In his book Stout, Michael Lewis tells that "the earliest use of the word 'stout' clearly referring to a beer beverage appears in a letter of 1677..." Furthermore, Lewis contends that porter originated from stout, and not the other way round.(Incidentally, that final period isn't in error--that's how they write in England. But perhaps it doesn't jump off the page at you, aggressively, like it does at me.) Porters came from stouts or stouts came from porters--this seems like it has the makings of an irresolvable Irish-English blood feud.
If further evidence were need that stout was not an Irish offshoot from London porter, beer writer and historian Ron Pattinson (author of the online European Beer Guide) tells me that "all the London brewers whose logs I´ve looked at were brewing beers called 'Stout' well before 1800 ... I'm 100% certain stout originated in London".
But from it, Lew Bryson last week composed a nice post on the nature of beer styles, a topic that lends itself to different blood feuds.
Look at the beers called "stout": dry stout, export stout, foreign stout, imperial stout, American-style imperial stout (the GABF just added this one), milk stout, American stout, sweet stout, oatmeal stout, cream stout...By way of illustrating the differences in the way Brits and Americans look at beer styles, Bryson compares the categories used in the British Industry International Awards (nine) against the styles of the GABF (75). (Even better, the 140 styles identified by the World Beer Cup. 140! You've got to distinguish, after all, between "American-Style Lager" and "American-Style Premium Lager.")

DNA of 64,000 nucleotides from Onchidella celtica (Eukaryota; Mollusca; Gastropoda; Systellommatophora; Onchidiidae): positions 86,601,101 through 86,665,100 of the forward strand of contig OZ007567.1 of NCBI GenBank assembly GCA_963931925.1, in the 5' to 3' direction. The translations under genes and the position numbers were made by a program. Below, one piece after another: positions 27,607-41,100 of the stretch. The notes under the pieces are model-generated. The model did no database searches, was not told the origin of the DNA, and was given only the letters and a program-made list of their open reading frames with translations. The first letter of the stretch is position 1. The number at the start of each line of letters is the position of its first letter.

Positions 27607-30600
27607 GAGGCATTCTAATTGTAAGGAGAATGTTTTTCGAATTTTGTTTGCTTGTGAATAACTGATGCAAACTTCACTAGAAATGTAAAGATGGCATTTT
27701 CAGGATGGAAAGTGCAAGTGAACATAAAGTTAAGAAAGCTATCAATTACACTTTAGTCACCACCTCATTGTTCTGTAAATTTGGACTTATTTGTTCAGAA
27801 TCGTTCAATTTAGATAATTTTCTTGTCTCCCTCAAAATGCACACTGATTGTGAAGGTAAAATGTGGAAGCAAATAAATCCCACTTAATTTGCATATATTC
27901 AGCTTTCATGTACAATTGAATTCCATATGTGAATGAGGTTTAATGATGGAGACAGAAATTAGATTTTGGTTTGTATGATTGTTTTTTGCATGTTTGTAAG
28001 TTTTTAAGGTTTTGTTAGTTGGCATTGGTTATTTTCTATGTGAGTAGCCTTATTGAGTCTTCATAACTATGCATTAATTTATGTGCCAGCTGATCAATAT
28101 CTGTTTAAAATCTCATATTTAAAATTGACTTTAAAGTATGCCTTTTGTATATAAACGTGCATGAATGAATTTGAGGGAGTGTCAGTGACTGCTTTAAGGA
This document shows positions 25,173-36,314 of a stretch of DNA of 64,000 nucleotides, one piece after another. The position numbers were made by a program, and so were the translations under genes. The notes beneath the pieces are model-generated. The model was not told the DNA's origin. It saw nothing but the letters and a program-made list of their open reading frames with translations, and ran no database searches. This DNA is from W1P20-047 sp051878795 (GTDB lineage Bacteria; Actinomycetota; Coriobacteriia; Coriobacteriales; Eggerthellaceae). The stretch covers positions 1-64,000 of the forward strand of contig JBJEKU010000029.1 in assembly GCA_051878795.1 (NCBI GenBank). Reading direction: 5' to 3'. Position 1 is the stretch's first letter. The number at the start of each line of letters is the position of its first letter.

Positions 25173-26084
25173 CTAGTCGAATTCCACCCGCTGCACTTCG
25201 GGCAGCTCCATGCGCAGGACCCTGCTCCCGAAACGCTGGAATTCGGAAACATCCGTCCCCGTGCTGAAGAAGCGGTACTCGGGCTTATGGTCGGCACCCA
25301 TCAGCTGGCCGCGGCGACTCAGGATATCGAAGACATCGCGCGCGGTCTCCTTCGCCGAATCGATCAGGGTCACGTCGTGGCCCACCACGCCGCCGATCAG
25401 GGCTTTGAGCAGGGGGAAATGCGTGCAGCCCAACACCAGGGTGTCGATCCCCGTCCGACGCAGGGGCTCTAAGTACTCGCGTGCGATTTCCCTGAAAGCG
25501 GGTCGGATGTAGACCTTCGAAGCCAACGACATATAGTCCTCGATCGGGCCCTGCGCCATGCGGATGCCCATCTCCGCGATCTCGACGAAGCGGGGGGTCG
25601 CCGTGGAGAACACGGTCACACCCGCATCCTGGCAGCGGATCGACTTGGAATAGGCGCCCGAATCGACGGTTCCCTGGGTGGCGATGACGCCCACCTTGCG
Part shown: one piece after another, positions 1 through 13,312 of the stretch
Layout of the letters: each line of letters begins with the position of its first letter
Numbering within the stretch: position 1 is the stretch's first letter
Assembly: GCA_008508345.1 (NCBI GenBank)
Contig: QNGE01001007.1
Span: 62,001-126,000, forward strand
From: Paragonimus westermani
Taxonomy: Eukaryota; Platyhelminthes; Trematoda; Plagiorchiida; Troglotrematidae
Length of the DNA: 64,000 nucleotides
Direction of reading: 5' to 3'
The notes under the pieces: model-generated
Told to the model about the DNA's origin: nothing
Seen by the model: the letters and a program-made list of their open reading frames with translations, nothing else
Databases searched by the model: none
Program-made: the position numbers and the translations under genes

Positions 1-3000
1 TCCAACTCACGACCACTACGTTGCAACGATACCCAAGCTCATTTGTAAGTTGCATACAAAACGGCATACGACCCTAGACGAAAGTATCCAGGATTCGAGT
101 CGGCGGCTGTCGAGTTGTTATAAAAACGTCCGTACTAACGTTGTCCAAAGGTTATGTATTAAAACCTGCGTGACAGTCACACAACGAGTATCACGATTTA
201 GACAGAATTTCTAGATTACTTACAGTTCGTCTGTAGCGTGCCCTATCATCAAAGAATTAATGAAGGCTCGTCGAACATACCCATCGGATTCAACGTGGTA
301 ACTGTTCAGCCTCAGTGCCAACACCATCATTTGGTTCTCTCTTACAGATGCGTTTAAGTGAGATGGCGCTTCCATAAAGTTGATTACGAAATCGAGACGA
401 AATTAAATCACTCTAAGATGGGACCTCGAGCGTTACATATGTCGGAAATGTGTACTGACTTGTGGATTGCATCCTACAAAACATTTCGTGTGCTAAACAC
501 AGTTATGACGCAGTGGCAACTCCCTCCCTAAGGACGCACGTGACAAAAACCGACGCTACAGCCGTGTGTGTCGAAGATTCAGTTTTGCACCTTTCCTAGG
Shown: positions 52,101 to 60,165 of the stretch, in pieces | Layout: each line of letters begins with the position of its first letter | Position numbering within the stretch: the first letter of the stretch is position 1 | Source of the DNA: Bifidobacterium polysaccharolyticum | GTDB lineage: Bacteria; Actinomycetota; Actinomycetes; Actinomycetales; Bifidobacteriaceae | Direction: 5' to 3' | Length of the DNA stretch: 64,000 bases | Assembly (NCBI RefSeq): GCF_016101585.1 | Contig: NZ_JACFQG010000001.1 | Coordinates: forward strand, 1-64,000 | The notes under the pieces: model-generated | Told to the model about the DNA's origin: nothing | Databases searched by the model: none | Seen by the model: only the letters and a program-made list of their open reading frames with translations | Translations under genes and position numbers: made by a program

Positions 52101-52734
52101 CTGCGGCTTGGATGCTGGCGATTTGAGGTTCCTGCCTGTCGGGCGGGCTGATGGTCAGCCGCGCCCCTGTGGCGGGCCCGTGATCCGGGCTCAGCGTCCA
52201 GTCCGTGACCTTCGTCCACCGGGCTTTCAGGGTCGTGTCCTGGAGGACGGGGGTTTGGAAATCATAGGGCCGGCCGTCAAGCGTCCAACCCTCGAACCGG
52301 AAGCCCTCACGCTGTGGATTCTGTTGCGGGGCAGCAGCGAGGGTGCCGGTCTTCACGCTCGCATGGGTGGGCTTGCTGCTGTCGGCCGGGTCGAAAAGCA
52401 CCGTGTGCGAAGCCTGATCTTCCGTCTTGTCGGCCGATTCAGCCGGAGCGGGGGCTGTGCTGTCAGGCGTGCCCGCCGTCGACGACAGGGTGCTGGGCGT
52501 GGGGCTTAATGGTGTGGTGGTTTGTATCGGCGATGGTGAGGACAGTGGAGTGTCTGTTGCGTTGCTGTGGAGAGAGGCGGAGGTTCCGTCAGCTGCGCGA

Are we really supposed to keep a straight face while saying these are all variations on a theme? These are all dark ales. But "stouts"? That's like saying the beers in Germany and eastern Europe are all lagers.
Bryson chalks it up to the differences in culture, but I don't think that's it. For one thing, aren't Brits maniacs about categorizing things? And aren't Americans democratic and protestant and above careful parsing, culturally, anyway?
Style fascination doesn't arise from our collective psychology, but reflects our convert's fascination with beer. American brewing is really only 30 years old. Before microbrewers re-energized the ancient art, it was a wholly commercial enterprise and the differences between beers had to do with advertising. Forced to parse between Hamm's and Blitz for generations (the great debate was "tastes great--less filling!"), there was something liberating about knowing that stouts even existed. Never mind that there were 27 styles of stouts. What bliss!
Americans have gotten a little too excited, perhaps. Once it becomes old hat--after 100 GABFs, say--we'll ratchet back on the styles. But culturally, we're still learning about beer, and that means sifting through every detail. So for now we're stuck with trying to learn the subtleties that distinguish a strong ale from a double IPA. It'll pass.